chapter 1

A mind is an awful thing to waste, though some might disagree when you’re discussing Lars Von Trier whose own is comparable to a nightmarish carnival ride. Thus when one considers that Antichrist was written during one of his supposed darkest periods, it certainly makes one wonder how much further he can push his already controversial catalogue of works.

Evidently, quite a lot. This, his newest addition tells the tale of two unnamed characters but are scripted as He (Willem Dafoe) and She (Charlotte Gainsbourg), who after suffering a significant loss return to their summer cabin in Eden so that He can attempt to help his wife confront and deal with her grief rather than medicate herself and ignore what happened.
“You must trust people to be smarter than you”, she says before she agrees. He should have listened.

Dealing most significantly with the nature of men and women, the fact that both players remain unnamed simply adds to the examined nature of the action where men are arrogant, detached and driven largely by sex; women are emotional, gracious and yet completely atypical. His method of mourning is the opposite of hers and yet she agrees to follow his reasoning, forcing both to confront their most primal instincts in the process.

With a prologue that makes perhaps the worst case scenario for a family into a beautiful cinematic piece, it would be naive to think that the film will relent in any way before its end. Simply shot and orchestrated, it manages to both heighten emotion and yet separate us from what happens enough so that we may remain impartial later and empathise with Her more easily. At times, the metaphors can seem too weighed down by their own significance or worse, begin to betray the beautiful simplicity of the plot but Dafoe and Gainsbourg more significantly, act with such simplicity and apparent authenticity, the entire piece never descends into the potential laughable effluent it could become. The violence is well handled and although extreme in parts, it never betrays the overall idea present, a point of irony given that both characters allude to the lack of any significance in Antichrist as a whole.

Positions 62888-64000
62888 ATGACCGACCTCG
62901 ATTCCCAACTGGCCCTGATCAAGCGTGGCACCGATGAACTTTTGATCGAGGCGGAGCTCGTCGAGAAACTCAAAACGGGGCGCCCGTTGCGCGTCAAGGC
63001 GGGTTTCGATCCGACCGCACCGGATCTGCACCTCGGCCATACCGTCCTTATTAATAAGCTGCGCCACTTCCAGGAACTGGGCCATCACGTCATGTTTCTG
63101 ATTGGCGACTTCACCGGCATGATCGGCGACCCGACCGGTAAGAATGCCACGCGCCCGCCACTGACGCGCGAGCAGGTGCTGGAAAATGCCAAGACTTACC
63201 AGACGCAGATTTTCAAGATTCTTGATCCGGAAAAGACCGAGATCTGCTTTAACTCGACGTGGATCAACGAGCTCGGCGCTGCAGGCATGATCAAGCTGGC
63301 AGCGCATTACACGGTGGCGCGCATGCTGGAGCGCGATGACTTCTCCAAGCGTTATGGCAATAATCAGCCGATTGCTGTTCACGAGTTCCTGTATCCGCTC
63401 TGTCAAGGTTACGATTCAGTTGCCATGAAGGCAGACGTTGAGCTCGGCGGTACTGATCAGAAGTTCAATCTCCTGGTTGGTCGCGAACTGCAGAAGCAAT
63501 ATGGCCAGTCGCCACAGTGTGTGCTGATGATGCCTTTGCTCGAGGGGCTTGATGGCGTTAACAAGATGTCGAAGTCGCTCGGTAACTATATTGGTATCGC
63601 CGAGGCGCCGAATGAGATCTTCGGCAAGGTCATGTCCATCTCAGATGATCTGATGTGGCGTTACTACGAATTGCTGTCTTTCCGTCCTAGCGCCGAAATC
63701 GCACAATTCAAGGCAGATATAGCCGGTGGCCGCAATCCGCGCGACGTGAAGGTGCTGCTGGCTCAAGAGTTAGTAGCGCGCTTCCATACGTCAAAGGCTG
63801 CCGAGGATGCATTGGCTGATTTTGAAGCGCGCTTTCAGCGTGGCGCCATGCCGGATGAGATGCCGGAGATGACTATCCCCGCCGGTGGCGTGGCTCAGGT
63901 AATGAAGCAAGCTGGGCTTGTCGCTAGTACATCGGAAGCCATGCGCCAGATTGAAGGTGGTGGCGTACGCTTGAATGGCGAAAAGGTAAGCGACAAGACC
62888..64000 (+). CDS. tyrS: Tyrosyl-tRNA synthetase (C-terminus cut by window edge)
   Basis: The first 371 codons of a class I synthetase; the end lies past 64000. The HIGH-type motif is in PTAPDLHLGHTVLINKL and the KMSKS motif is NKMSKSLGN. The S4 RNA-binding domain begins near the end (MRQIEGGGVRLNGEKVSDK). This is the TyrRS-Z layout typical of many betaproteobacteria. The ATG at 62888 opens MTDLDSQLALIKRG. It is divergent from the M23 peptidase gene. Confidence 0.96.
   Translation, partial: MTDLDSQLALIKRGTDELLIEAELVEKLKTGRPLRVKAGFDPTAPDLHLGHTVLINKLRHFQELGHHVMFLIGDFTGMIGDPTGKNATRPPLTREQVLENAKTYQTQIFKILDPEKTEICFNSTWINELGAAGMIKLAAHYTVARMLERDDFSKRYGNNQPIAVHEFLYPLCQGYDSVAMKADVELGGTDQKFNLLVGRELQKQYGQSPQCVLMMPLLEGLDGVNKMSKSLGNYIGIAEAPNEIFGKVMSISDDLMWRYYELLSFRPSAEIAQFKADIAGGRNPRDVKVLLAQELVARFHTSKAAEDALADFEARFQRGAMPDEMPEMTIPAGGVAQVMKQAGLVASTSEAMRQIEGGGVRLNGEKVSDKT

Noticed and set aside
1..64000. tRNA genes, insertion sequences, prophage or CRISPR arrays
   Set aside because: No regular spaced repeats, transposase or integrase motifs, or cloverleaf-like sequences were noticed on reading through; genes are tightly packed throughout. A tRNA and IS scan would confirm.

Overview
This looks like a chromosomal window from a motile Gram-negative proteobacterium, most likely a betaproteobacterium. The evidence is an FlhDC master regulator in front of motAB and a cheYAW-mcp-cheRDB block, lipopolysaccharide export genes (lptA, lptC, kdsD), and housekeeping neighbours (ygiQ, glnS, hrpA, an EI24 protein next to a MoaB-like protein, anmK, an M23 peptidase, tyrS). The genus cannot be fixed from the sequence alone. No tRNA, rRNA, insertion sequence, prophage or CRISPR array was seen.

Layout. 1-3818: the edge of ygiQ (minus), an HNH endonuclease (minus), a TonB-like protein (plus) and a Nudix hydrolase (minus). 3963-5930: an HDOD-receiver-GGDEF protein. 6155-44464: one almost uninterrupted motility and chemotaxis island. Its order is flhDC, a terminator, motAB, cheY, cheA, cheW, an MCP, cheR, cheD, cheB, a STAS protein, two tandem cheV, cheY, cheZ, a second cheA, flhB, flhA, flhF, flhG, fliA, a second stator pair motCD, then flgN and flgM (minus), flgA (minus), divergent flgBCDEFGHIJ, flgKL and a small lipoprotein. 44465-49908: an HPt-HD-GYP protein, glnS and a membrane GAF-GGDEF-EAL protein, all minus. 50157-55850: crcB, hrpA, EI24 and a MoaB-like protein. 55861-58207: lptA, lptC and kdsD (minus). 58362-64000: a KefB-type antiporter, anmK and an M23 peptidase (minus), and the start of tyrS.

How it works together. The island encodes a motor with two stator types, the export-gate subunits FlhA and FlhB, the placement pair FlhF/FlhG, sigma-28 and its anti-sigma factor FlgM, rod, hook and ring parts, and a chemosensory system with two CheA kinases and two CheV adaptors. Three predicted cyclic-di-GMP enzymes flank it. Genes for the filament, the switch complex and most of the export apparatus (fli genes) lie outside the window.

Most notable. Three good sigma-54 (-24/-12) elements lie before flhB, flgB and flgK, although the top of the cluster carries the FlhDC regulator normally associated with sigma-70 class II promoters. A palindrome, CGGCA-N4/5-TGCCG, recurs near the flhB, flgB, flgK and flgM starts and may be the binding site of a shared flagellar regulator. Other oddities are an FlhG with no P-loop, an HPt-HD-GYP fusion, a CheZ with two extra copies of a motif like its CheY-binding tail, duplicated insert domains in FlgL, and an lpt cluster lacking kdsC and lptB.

Gainsbourg really is the star of the piece, taking the usual barrage of punishment that Trier forces upon his female leads with a grace and inner turmoil that outshines even the convincing Nicole Kidman in Dogville, it never becomes the misogynistic mess that his pieces often become. The pain She suffers, even requests is minimal compared to the brutality that she can inflict upon men. He believes her to fear herself when it is perhaps her femininity that she understands most, it is man’s involvement that she fears.

“This is physical, it’s dangerous”. Yes it is, and utterly compelling.

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